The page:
Hardware DVD Review

Written by Robert Gold

DVD released by Severin Films


Written and directed by Richard Stanley
1990, Region 1 (NTSC), 93 minutes, Unrated
DVD released on October 13th, 2009

Dylan McDermott as Moses Baxter
Stacey Travis as Jill
John Lynch as Shades
William Hootkins as Lincoln Wineberg Jr.
Iggy Pop as Angry Bob


Dylan McDermott (Dark Blue) stars as a post-apocalyptic scavenger who brings home a battered cyborg skull for his metal-sculptor girlfriend. But this steel scrap contains the brain of the M.A.R.K. 13, the military's most ferocious bio-mechanical combat droid. It is cunning, cruel, and knows how to reassemble itself. Tonight it is reborn...and no flesh shall be spared.

The robot skull is quite possibly the worst gift a man can bring home to his girlfriend, as witnessed in the events that transpire in Hardware. Jill (Stacey Travis) and Mo (McDermott) have a strained relationship that is further hampered by the arrival of the killer droid. Nobody expects the artifact to come to life and kill everything in its heat-seeking path, so Mo and Shades (John Lynch) have gone to seek out the next big opportunity. Now, Jill must face this attacker alone and rely on her own strengths to survive the ordeal.

Stacey Travis (Phantasm II) does the majority of the heavy lifting, since the bulk of the movie is set within the confines of Jill’s apartment. Once the droid attack begins, her character is bombarded by menacing metal accessories that she instantly regrets collecting. Jill manages to repel monsters both mechanical and human in the first sequence of graphic bloodshed when her neighbor, Lincoln (William Hootkins), arrives to help with her electrical problems. Unfortunately, this is the same neighbor who has been spying on her sex life and building a very unwanted romantic crush.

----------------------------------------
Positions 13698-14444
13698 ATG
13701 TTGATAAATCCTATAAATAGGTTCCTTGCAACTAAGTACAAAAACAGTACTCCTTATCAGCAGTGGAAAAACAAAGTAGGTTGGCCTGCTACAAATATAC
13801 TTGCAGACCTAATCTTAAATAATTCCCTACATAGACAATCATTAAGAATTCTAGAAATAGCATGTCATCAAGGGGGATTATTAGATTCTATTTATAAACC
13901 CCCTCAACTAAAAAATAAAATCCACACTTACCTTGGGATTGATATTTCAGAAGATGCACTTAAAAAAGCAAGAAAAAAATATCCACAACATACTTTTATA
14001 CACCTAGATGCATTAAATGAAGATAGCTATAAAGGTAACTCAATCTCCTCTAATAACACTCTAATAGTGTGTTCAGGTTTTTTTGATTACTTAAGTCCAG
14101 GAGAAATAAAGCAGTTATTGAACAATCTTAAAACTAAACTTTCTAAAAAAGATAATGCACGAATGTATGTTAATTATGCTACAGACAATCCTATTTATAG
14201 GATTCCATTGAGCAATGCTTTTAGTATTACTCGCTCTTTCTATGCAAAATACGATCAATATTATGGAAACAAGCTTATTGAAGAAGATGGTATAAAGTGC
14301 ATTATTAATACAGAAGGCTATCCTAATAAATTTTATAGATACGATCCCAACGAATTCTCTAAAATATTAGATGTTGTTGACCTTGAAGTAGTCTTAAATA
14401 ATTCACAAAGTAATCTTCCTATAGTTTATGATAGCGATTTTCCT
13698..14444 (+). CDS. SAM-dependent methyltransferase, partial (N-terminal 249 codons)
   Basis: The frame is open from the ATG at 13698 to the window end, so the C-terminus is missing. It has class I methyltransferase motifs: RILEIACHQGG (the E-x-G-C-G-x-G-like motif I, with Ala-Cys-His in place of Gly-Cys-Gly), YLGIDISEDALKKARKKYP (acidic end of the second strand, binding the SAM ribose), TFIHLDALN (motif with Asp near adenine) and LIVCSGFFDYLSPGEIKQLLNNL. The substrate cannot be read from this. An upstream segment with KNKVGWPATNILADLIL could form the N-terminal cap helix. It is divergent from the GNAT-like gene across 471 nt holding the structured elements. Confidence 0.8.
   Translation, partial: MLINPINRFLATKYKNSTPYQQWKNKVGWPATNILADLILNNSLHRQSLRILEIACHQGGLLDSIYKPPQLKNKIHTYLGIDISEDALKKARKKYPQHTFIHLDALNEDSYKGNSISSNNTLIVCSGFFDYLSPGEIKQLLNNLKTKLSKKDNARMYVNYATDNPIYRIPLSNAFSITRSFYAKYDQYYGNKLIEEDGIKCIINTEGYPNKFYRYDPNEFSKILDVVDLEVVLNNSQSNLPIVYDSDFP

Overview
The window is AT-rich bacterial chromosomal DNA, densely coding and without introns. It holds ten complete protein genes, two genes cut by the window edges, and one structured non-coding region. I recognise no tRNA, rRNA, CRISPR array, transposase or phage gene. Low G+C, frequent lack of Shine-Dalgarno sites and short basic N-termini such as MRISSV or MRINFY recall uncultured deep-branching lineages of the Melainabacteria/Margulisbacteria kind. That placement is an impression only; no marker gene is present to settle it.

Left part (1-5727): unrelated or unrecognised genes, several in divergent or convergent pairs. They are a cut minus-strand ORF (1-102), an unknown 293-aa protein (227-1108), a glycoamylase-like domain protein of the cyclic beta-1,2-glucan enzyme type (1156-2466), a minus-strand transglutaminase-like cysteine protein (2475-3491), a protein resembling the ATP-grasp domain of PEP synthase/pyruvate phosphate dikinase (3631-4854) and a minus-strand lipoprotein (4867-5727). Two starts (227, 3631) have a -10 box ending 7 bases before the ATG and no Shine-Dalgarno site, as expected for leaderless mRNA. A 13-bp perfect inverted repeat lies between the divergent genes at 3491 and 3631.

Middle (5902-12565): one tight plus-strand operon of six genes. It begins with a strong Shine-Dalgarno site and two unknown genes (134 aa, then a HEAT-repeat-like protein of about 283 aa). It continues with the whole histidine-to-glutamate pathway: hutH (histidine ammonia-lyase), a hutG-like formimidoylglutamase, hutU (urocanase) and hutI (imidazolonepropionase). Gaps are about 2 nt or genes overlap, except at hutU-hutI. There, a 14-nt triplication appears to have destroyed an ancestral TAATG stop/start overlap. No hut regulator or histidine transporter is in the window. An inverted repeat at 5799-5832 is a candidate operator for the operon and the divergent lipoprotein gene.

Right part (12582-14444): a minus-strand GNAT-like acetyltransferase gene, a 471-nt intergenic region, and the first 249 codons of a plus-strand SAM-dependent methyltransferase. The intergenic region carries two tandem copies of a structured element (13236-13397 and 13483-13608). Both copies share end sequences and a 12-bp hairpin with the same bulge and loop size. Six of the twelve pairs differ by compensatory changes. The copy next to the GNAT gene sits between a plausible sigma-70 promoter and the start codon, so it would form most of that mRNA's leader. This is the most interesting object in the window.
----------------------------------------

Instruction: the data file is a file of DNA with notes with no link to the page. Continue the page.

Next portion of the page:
Director Richard Stanley (Dust Devil) came from the world of music videos, short films and documentaries to create a highly ambitious and visually stunning tale of man vs. technology. The protagonists try to rebuild their relationship as televisions play myriad images of atrocities intercut with pornography. Iggy Pop spreads negativity across the airwaves as radio personality Angry Bob, and the soundtrack is filled with aggressive tracks from bands like Ministry, Motörhead and Public Image Limited. These are some of the stylistic choices Stanley employs to assault audiences with a high-concept, low-budget feature debut.